Is this what Brussels calls solidarity?

Two years ago, Prime Minister Orbán asked the European Commission to support Hungary – and the EU’s own border defense efforts – by covering half of what it cost to reinforce our southern border, a fence erected in 2015 on an important external border of the EU that has blocked a major human trafficking route and reduced illegal crossings into the EU along that border to close to zero. We had to wait a while for the response, and the answer they gave us is a disgrace.

In 2015, at a time when the sight of illegal migrants camping out in front of a railway station in downtown Budapest had become the everyday reality, the Orbán Government set out to put an end to the situation that allowed more than 400,000 immigrants to march across the EU’s Schengen Area border and through our country.

The solution was simple, yet difficult. By mid-September, Hungary built a physical barrier – a border fence –along the Hungarian-Serbian border that intercepted what is known as the Western Balkan Migration Route and led to an immediate drop in the number of illegal border crossings. With the construction of the fence, Hungary is fulfilling its obligations as a party to the EU’s Schengen Agreement – can all Schengen member states say the same? – protecting an external border of the Schengen Area and providing security not only to Hungarians but all EU citizens.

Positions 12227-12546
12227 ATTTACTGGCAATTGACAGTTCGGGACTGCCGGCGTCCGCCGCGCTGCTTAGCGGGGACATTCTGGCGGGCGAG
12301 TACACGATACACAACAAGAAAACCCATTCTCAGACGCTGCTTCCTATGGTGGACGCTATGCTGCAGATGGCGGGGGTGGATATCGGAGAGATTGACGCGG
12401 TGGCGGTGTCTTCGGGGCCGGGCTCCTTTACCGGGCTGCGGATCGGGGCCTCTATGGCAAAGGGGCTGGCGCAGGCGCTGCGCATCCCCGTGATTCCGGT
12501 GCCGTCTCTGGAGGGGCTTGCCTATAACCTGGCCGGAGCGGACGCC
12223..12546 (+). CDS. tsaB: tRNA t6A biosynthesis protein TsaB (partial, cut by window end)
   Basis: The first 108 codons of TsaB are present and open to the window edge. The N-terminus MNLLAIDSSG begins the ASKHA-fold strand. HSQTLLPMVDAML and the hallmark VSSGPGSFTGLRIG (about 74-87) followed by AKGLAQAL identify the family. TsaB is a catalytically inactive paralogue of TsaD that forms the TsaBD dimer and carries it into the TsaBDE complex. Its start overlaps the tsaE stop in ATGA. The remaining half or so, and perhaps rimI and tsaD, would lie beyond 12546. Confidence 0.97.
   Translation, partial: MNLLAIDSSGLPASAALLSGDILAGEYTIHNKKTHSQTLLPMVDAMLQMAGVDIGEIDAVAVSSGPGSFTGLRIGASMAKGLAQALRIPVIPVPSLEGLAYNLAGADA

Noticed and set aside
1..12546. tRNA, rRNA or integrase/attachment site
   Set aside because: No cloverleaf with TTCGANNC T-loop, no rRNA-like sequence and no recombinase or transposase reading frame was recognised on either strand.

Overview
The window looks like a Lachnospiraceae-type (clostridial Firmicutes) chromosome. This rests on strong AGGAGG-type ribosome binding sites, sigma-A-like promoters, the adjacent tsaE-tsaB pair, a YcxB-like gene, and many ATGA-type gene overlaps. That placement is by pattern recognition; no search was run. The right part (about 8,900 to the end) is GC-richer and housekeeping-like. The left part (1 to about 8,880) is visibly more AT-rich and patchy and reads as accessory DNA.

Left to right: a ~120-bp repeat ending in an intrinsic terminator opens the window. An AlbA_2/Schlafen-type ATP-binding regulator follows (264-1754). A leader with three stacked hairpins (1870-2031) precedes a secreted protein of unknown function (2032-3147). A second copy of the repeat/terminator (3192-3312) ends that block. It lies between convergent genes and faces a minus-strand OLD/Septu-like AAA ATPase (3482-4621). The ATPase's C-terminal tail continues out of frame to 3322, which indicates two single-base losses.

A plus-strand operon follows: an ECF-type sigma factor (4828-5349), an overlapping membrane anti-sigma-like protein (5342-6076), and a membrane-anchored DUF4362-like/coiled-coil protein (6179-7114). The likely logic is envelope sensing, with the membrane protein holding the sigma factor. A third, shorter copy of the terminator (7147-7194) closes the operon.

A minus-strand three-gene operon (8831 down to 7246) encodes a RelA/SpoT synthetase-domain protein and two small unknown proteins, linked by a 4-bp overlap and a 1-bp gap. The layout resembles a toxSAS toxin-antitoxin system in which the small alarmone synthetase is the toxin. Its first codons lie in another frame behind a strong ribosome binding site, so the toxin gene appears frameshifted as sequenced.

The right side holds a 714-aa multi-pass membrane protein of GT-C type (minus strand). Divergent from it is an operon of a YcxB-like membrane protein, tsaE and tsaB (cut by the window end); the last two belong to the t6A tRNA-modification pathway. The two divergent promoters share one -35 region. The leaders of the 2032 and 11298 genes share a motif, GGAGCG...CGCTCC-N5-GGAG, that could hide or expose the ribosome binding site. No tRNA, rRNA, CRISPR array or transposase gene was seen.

The erection of the barrier and its security, however, required significant investment from Hungarian taxpayers. In 2017, Prime Minister Viktor Orbán submitted to Jean-Claude Juncker a request that the European Commission should pay for half of Hungary’s border protection costs. At that point, we were talking about roughly 270 billion HUF (800 million EUR). The cost has now exceeded the 500 billion HUF mark (1.5 billion EUR).

Yesterday, Brussels dropped a bomb, a little parting gift from the apparatus of the outgoing Commission. They announced that they are willing to give 6.6 billion HUF (20 million EUR) to ease the burden on Hungary. That’s little more than one percent of what it cost us.

After waiting two years, we are reminded that the oft-repeated idea of “European solidarity,” in fact, works only one way. It applies to pro-migration actors and policies and dismisses those of us who say that illegal migration should be stopped and the EU’s border protected.

Fortunately, this European Commission is on its way out. These are the last gasps of a failed, pro-migration Brussels elite. We remain hopeful that the new EC leadership will be more serious about stopping illegal immigration.